Spend long enough in investing circles, and you'll hear the term "multiple" tossed around. Wondering what it means? Here's a quick primer.

"Multiple" basically refers to a number that compares one of a company's vital statistics to another. The most common example is the price-to-earnings (P/E) ratio, frequently referred to as the "earnings multiple."

Let's use Amgen (NASDAQ:AMGN) to illustrate. It was recently trading for around \$63 per share, and its trailing 12-month earnings per share (EPS) was \$3.88, excluding extraordinary items. Divide \$63 by \$3.88, and you'll get a P/E ratio of 16.2. You could also say that Amgen's recent price was 16.2 times its EPS, or that it's trading at a multiple of 16.2. Got it?

Multiple multiples
The P/E is just one of many multiples. The price-to-sales (P/S) ratio, in which you divide a company's market capitalization by its trailing 12-month revenue, is useful for evaluating companies that aren't yet profitable. There's also a price-to-book value multiple, a price-to-cash flow multiple, and so on.

You can find particularly promising companies by searching for low multiples and solid expected growth rates for EPS. That can give you a one-two punch: The low multiple will presumably catch up with itself, which it can only do if the stock price rises or EPS shrinks. And growing EPS can also fuel stock-price appreciation.

Imagine Meteorite Insurance (Ticker: HEDSUP), trading at \$20 per share with EPS of \$2 per share. Its P/E would be 10 (20 divided by 2). As earnings grow, its stock price will likely follow suit. So when EPS hits \$4, if the P/E ratio has held steady, the stock might be in the \$40 range. Now imagine that the P/E has risen closer to its historic mean, or to its industry range, becoming 15. Given an EPS of \$4, that would imply a stock price in the neighborhood of \$60.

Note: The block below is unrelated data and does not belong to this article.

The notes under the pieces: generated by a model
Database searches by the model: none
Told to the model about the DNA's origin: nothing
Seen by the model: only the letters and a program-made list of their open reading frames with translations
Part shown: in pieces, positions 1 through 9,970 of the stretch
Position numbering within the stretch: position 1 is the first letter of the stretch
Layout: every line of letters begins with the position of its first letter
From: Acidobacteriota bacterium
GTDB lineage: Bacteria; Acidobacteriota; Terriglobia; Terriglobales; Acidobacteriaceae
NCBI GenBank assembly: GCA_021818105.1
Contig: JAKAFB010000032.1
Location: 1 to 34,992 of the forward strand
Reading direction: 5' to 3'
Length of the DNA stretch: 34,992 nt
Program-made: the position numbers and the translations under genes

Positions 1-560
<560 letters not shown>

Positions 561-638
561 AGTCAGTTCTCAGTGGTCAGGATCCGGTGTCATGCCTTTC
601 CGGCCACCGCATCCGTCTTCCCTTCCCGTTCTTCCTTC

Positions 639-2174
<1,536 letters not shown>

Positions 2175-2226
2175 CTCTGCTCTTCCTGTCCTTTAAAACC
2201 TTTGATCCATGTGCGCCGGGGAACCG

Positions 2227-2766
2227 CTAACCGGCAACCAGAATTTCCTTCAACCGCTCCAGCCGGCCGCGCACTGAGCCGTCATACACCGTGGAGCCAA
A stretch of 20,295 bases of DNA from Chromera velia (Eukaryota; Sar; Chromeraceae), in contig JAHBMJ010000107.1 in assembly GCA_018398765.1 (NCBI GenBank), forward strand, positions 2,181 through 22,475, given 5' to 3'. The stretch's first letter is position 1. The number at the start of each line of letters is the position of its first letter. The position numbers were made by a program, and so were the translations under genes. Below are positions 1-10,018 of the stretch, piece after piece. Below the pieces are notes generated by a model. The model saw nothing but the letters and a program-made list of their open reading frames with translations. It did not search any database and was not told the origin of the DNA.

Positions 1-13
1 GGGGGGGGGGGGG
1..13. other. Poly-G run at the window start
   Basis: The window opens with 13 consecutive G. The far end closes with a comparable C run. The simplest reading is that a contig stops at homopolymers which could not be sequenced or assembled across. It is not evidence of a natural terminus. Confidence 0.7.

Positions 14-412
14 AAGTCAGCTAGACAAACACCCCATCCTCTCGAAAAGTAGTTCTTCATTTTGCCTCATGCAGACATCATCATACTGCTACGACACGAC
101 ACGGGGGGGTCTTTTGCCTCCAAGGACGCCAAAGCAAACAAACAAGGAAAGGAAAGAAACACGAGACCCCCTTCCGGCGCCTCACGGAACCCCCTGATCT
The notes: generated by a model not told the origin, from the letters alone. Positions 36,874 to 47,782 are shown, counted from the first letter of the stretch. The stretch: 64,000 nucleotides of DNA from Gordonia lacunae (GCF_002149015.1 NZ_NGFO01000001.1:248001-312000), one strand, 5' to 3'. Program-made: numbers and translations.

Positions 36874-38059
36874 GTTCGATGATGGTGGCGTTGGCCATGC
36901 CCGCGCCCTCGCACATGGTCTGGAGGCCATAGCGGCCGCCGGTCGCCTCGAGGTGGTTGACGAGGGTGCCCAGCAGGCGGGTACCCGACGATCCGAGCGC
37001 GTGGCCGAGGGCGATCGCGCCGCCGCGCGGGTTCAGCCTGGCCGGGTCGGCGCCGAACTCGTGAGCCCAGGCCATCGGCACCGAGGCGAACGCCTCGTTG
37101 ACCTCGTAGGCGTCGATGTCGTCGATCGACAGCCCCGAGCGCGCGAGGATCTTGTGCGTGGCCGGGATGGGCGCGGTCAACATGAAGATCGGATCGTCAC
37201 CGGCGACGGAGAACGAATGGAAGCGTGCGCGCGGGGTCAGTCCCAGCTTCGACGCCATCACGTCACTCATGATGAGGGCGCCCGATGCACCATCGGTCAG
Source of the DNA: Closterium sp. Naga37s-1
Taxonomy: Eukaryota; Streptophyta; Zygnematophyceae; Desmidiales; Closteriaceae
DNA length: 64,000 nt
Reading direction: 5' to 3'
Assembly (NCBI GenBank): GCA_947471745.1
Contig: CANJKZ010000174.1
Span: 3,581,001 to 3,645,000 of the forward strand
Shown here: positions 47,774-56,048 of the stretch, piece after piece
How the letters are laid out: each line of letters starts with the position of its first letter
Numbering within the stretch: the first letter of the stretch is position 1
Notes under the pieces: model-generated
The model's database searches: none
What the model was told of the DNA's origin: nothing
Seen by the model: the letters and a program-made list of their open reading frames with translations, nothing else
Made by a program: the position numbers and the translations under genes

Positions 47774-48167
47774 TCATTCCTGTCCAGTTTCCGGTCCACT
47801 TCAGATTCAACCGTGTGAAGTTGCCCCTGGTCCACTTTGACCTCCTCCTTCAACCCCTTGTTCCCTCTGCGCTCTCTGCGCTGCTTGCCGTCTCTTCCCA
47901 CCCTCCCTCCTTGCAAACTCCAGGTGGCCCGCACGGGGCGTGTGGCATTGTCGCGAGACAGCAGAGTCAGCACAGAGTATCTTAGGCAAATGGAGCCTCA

Screening for multiples
Multiples can also help you screen for promising stocks. Here are some of the ideas I found when searching for large-cap companies with price-to-cash flow (P/CF) ratios below their industry average, and hefty net margins that have risen over the past three years.

Company

CAPS Rating (Out of 5)

P/CF Ratio

Industry P/CF Ratio

Net Profit Margin

Amgen

****

12.5

23.8

30.1%

Xilinx

***

13.6

31.8

20.6%

EnCana (NYSE:ECA)

*****

3.9

5.4

22.6%

Newmont Mining (NYSE:NEM)

***

12.0

17.8

14.7%

First Solar (NASDAQ:FSLR)

**

26.1

31.8

31.8%

Apollo Group (NASDAQ:APOL)

**

12.9

17.1

19.7%

*****

4.0

22.0

18.3%

Medtronic (NYSE:MDT)

****

13.5

17.9

14.9%

Data: MSN Money, Motley Fool CAPS.

Note two caveats, though. First, these ratios don't reflect free cash flow -- a metric that takes into account money spent on capital expenditures. Also, not all of these stocks are equally well-regarded by our Motley Fool CAPS community of investors. In short, don't take this as an automatic buy list -- just a starting point for your own further research.

Don't multiply a mistake
Bear in mind that a low multiple doesn't guarantee you a great stock. Some multiples are low for good reason -- value traps that can end up leading you to underperformance. Among the red flags to beware in companies with low multiples:

• Inconsistent earnings power
• Lots of debt
• Weak competitive positions

Low multiples are a generally a promising sign, but you should always follow up with your own due diligence.

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Longtime Fool contributor Selena Maranjian owns shares of Amgen. First Solar is a Motley Fool Rule Breakers recommendation. The Fool owns shares of Medtronic. Try our investing newsletters free for 30 days. The Motley Fool is Fools writing for Fools.